Excuse me, I'm sick of popcorn right now... I'm heading to the loo...
  by n2cbo
 
STrRedWolf wrote: Sat May 16, 2020 4:33 pm Five years removed... and we're still dealing with this. Right, lets look back... and for the most definite record we have on hand, lets pull the NTSB report on the accident.

Now my read is this:
  1. Kids throw or drop rocks off the Diamond Street Bridge around 9pm onto an inbound SEPTA train from Trenton, causing the front plate glass to smash over the engineer of the train. Train is thrown into emergency stop.
  2. 9:13pm, the now injured SEPTA engineer calls CTEC to warn the problem and request medical attention.
  3. The engineer of 188 splits his attention between the radio and the railroad in case of any problems that may be ahead... and loses his bearings.
  4. Thinking he's past Frankford, the engineer of 188 guns it. Train speeds up, has no external limits (PTC/ATC/etc)... and crashes.
I'm reminded from Leonard French, an attorney in Philadelphia who has a Youtube series on various law cases, that you can only be so far removed to be found liable for some crimes (like manslaugher or murder). I'm of the opinion that they're past that threshold -- the kids probably knew that they'd cause a train to stop... but to cause another train to crash five-ish neighborhoods away? Not likely at all.

Let me give an example of how the (I'll call them "Urban Youths") throwing/dropping a brick or whatever from the Diamond Street Bridge could possibly be held criminally liable for the deaths.

Example: some "Urban Youths" decide to pull a couple of fire alarm boxes with false alarms. One of the fire engines gets into a FATAL accident while responding to the false alarm. The "Urban Youths" can be charged with FIRST DEGREE MURDER in some jurisdictions since they caused death while they were committing a FELONY.

Now, I am not familiar with the criminal code in Philadelphia, but since the damage maliciously caused was probably in excess of $200.00, in some jurisdictions that act could be charged as a felony.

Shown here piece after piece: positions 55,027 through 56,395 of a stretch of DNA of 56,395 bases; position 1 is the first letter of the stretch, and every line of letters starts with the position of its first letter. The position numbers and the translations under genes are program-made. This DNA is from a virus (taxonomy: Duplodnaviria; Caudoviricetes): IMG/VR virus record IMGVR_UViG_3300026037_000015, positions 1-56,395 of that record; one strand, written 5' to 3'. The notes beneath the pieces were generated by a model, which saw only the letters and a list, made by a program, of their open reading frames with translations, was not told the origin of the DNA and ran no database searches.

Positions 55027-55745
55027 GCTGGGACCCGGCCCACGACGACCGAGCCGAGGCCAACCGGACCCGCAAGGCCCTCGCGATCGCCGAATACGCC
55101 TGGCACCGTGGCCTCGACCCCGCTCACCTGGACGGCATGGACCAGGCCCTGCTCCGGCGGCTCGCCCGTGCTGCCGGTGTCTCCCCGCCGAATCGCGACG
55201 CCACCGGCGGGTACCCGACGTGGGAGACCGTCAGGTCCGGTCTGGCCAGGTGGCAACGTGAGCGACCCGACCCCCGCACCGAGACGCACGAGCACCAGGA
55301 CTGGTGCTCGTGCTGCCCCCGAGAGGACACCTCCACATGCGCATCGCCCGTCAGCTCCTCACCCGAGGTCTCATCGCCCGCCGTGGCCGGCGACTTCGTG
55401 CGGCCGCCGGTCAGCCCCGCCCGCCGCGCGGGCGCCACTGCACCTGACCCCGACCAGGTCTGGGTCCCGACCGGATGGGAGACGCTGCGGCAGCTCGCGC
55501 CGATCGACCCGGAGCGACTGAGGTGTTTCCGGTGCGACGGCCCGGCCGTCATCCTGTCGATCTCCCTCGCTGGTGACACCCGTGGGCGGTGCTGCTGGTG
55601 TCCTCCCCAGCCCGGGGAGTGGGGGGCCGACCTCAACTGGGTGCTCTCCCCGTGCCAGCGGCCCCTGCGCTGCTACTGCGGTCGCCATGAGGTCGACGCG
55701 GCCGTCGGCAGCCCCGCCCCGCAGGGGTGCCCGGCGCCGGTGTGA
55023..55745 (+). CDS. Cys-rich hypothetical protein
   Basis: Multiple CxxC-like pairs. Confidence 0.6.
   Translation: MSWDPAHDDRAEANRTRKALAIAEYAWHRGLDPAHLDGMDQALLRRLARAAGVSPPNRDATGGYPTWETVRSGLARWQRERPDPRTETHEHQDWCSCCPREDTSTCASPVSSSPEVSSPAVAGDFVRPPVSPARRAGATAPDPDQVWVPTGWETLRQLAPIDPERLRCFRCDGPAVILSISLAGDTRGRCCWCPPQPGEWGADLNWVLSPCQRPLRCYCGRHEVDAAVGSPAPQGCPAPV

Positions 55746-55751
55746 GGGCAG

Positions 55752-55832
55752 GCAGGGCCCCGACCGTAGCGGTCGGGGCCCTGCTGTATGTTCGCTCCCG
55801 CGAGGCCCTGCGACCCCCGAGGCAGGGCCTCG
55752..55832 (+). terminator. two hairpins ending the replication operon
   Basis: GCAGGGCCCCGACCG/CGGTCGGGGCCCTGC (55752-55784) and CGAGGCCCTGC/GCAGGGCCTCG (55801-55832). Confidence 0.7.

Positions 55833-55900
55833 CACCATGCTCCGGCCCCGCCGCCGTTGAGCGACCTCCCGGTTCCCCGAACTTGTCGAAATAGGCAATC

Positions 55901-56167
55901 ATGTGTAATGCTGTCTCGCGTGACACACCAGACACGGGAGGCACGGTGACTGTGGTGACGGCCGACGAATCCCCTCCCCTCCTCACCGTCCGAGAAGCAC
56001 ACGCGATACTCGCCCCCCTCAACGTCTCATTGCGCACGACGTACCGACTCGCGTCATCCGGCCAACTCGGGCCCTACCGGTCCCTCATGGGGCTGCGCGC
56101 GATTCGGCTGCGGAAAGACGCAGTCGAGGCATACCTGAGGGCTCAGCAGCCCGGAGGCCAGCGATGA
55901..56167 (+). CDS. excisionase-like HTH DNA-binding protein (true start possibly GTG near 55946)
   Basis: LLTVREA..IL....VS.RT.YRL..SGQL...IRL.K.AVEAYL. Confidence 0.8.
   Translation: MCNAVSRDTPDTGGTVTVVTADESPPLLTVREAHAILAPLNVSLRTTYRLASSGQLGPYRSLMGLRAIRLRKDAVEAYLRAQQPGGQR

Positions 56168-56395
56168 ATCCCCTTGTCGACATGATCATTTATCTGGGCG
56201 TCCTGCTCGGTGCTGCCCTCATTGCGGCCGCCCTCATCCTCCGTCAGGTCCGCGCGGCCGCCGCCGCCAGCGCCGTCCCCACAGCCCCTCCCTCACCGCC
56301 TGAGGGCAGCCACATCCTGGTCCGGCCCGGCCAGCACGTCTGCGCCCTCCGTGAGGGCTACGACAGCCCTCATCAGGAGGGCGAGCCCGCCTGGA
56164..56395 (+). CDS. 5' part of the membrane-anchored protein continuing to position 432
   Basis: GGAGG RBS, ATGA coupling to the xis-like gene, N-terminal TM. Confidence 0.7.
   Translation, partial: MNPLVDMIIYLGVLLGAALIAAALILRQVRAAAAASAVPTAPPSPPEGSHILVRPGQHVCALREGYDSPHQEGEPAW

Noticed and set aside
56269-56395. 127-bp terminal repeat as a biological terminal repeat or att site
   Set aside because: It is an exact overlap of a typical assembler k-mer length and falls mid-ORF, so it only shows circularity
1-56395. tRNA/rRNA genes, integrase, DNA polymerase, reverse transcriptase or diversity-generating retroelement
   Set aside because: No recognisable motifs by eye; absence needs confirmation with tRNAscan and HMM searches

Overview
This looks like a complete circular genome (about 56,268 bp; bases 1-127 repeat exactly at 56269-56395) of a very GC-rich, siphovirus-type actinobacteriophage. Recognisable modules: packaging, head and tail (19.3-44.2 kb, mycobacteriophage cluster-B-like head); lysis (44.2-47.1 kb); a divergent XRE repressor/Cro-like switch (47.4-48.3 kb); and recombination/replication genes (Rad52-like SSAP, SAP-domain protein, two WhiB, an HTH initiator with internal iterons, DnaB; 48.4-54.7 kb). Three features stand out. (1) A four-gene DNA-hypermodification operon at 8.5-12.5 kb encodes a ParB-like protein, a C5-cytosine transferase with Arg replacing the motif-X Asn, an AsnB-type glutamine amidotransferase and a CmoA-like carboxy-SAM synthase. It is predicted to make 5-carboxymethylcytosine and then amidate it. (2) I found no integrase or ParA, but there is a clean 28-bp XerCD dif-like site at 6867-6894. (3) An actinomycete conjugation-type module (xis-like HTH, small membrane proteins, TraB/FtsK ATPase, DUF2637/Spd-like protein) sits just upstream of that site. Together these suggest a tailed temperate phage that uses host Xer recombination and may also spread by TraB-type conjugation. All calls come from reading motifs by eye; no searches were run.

DISCLAIMER: I am not an attorney, I only played one on the radio (I used to co-host a legal themed talk show on the radio)
  by justalurker66
 
STrRedWolf wrote: Sat May 16, 2020 4:33 pm Take the engineer of 188 out (because there's not enough facts to say one way or the other if he's guilty or not) and who can you see is liable?
Liability has already been determined and paid. What has not been determined is criminal charges: 216 counts of reckless endangerment, one count of causing a catastrophe, and eight counts of involuntary manslaughter. He needs to be found not guilty to put these charges to bed.
STrRedWolf wrote: Sat May 16, 2020 4:33 pm PTC was running late (partly because of Congress and/or the FCC dragging it's feet), and Amtrak had assumed that the signals were proper as no reasonable engineer would be going over track speed limits.
And there is your condemnation of Mr Bostian. No reasonable engineer would be going over track speed limits. Regardless of the excuses offered (distraction or loss of situational awareness) the facts show that Mr Bostian was the engineer of the train and he operated the train well over the track speed limits.

The problem could have been (and after the incident was) corrected without full implementation of PTC. Blaming PTC, the FRA, the FCC, the man in the moon, aliens, etc. is just another distraction from the truth. No train should ever have been operated at the speed 188 was being operated at that location.

I do not believe that Mr Bostian's actions rose to the level of reckless endangerment etc. But that is for a trial to decide.